Mr. John appealed a decision of the Deputy Director of Wildlife (“the Deputy Director”) denying him a permit to possess six African Gaboon vipers. The Deputy Director found that Gaboon vipers fell under the description “Viperidae – pit vipers” in section 1(v) of Schedule A of the Designation and Exemption Regulation and were therefore “wildlife” under the Wildlife Act. He denied the permit on the grounds that the Ministry had a policy not to allow the private possession of venomous snakes except in special circumstances, none of which were present in this case. The issue in the appeal was whether the Gaboon viper was properly found to be wildlife under the Act given that Gaboon vipers are Viperidae, but are not pit vipers.
The Panel found that Gaboon vipers are not prescribed as “wildlife” under the Act and therefore the Ministry policy is not applicable in this case. The Panel placed no weight on the extrinsic evidence of a Wildlife Branch biologist that the legislature intended to capture these snakes when it amended section 1(v). The Panel found that the meaning of this phrase “Viperidae – pit vipers” should be determined by reference to its general use, other sections in the Regulation, and the context of the section in which it appears. In doing so, the Panel concluded that the term “pit vipers” was meant to narrow the application of Viperidae to only include the pit viper subfamily. Further, to include the Gaboon viper within this section would be to disregard the use of the common name “pit viper”, or to interpret it as meaningless, contrary to the principles of statutory interpretation.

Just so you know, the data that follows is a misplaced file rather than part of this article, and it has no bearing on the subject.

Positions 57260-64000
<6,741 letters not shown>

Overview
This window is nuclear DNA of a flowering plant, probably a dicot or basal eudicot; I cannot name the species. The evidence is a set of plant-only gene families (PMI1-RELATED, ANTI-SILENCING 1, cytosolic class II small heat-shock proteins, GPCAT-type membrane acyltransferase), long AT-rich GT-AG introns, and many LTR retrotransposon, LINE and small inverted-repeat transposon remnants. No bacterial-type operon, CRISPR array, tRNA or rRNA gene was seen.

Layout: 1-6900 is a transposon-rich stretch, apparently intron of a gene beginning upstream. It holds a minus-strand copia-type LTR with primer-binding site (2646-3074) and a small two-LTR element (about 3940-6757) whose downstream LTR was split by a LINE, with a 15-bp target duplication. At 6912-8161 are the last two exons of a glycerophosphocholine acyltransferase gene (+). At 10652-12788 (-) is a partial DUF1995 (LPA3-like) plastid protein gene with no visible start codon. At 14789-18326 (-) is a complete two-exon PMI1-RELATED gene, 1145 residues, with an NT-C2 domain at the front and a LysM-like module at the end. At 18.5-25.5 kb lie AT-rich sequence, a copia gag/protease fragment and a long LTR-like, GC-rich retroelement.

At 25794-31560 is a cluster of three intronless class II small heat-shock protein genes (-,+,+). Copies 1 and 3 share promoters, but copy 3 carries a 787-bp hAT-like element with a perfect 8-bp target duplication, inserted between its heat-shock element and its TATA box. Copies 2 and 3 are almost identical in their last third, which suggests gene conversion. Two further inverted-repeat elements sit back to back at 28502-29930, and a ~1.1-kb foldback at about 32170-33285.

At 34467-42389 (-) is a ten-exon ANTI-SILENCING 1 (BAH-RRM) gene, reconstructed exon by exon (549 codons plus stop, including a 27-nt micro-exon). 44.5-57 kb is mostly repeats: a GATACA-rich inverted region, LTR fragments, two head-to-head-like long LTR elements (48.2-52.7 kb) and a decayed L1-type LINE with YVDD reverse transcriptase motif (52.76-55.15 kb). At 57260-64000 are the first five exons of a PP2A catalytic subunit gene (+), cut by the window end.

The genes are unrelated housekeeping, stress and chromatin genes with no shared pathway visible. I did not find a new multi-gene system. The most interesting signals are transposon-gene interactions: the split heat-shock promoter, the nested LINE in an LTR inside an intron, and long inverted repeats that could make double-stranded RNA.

The Panel found that Gaboon vipers are “animals” under the Act, for which no permit is required. However, if the animal is released, abandoned or escapes, the Act prescribes certain consequences. Accordingly, the Panel rescinded the decision of the Deputy Director. The appeal was allowed.